Authors: Elizabeth Ann West
Tags: #Jane austen fan fiction, #pride and prejudice variation, #pride and prejudice series, #Jane austen
The Fourth Season of Serendipity
W E S T
© 2015, Elizabeth Ann West. All rights reserved.
To contact the publisher, please write to
41 Silas Deane Road
Ledyard, CT 06339 or email
Life seems but a quick succession of busy nothings.
ALSO BY ELIZABETH ANN WEST
By Consequence of Marriage
What if Darcy never saved Georgiana from the clutches of Wickham? First novel in the Moralities of Marriage series.
The Trouble With Horse
Darcy falls off a horse, Elizabeth saves him and the whole town is talking about it! A sweet historical romance novella.
A Winter Wrong
First book in the Seasons of Serendipity novella series. When Mr. Bennet dies of an epidemic, Elizabeth Bennet learns that the kindness of a stranger can be quite dashing! A sweet, historical romance novella.
A Spring Sentiment
Second book in the Seasons of Serendipity novella series. It's going to take all of the Bennet sisters to get Mr. Darcy and Elizabeth to march down the wedding aisle!
A Summer Shame
Third book in the Seasons of Serendipity novella series. The honeymoon trip of Darcy and Elizabeth is a crowded affair and Jane learns London Society is a scandal waiting to happen.
Original novel, a modern romance told mostly from the male point-of-view. A robotics engineer becomes engaged to his perfect match when a previous one-night stand shows up to return his shirt. Pregnant. And it’s his.
To my husband, because without your love, I am lost.
Catherine Bennet stared at the navy blue drapery across the dining room as Lady Matlock’s voice droned on in regard to table settings.
. . . and so if the lady is a peer in her own right, the precedent still remains with the lady of the realm whose husband holds the higher title — Miss Catherine, are you paying attention?” The Countess of Matlock glared at half her young charges as she called on Kitty.
Georgiana Darcy nudged her friend with her elbow, startling Kitty out of her daydream. Kitty’s distraction had been envisioning the look on her mother’s face when she at last held a leather-bound volume of her story to present. Quickly, the young woman from Hertfordshire attempted to recover from her rudeness.
I apologize, we were learning about the forks. The fish fork, the meat fork, the salad fork…”
Lady Matlock crossed her arms. “Honestly, your sisters never gave me such trouble. I don’t know why I’m bothering to spend my time –”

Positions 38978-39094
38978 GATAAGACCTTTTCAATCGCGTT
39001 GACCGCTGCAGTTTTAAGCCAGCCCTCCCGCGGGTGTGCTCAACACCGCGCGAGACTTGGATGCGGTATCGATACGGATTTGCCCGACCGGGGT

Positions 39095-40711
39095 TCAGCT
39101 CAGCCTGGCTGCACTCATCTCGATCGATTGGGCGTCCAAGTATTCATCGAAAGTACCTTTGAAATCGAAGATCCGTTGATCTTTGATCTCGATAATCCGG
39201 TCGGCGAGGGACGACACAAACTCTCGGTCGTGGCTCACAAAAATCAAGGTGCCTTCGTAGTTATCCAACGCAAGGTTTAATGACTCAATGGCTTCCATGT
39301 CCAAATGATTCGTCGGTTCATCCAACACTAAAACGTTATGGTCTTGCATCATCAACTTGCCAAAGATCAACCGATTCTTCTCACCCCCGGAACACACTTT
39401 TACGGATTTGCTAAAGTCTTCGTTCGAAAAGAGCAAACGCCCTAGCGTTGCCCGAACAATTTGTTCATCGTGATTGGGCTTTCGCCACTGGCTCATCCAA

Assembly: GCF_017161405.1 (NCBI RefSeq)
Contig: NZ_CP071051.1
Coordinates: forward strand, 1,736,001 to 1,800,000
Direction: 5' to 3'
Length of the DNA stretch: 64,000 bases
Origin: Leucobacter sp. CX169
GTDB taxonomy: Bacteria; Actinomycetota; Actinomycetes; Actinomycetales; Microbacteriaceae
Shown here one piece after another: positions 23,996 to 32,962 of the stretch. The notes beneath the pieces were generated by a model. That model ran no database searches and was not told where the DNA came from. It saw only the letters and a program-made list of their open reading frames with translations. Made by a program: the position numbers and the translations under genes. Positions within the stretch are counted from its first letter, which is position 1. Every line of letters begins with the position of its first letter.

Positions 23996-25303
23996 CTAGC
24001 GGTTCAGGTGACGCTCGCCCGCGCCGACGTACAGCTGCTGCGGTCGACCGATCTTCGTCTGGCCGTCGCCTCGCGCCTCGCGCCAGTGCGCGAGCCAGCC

We are appreciative, Aunt Maggie. Kitty was lost but a moment. Perhaps we could take a break and resume later this afternoon? I confess I too am a bit lost about who proceeds whom into a room based on the titles of courtesy.” Georgiana applied to her aunt’s kinder sensibilities.
Suspiciously, the older woman eyed the girls and noticed the indifference both held for the topic at hand. With still six months until either would debut, the grand lady relented. “Oh, you two have convinced me!”
The girls shared a shy smile. “What am I to do when I’m so hopelessly outnumbered?” Lady Matlock gave a conspiratorial wink to her niece.
Oh thank you! Thank you! I’m utterly famished!” Georgiana pecked her aunt’s cheek and grabbed Kitty’s hand to quit the formal dining room and forget the many place settings they were expected to memorize.
Lady Matlock watched the girls exit the dining room. She did have her own agenda to fulfill this morning. Smoothing her skirts, the grand lady left the formal dining room through the servants’ door and walked down the hallway into the back quarters of the town home. She felt a slight dizziness as she navigated the narrow stairs to the lower levels.
As the servants spied their master’s aunt, all snapped to attention in anticipation the lady was there to find fault. Lady Matlock wandered the kitchens for less than a minute before someone fetched Mrs. Kensington, the housekeeper.
Milady, what a lovely surprise! Is there anything I may help you with?” No true deference attended Mrs. Kensington’s voice. Although Lady Matlock outranked her, she was still in the employ of Mr. Darcy, not the Countess of Matlock. The kitchens in service of Darcy House were under her purview.
You are indeed the woman I wished to engage. I am working with the girls to help teach them the proper manners and expectations of a lady of the household, and I was wondering if you might have some time to sit with us and help explain the ways in which the lady of the house works with her housekeeper for menus, household budgets, and the like.” Lady Matlock’s voice smoothed faster than silk. With a plastered smile in place, she sincerely hoped this one would take the bait.
One way or another, Margaret Fitzwilliam determined to uncover who amongst the Darcy staff traded in gossip about the master and mistress away in Scotland. When she arrived unexpectedly a few weeks before, she was dismayed to find Miss Mary Bennet summoned to the house for questioning about the Darcys’ plans. If the culprit interested in such information was who she thought it was, it was well known Lady Catherine de Bourgh would bribe none but the highest rank of servants for espionage.
Thank you, madame, for the invitation. I confess I am much too busy this afternoon, but perhaps Thursday of this week would suffice?”
Yes, Thursday afternoon would be lovely. If you have any old notes or examples from Miss Darcy’s mother’s tenure, it would be most welcome.”
The housekeeper nodded and Lady Matlock was relieved to quit the steamy, dingy servant’s quarters of Darcy House. She passed the girls huddling over the post in the morning parlor, finished with their repast, and in finding she had no interest in listening to the raptures of young maidens in their correspondence with other young maidens, she instructed the footman to see to the two girls as she was to take a rest in her room.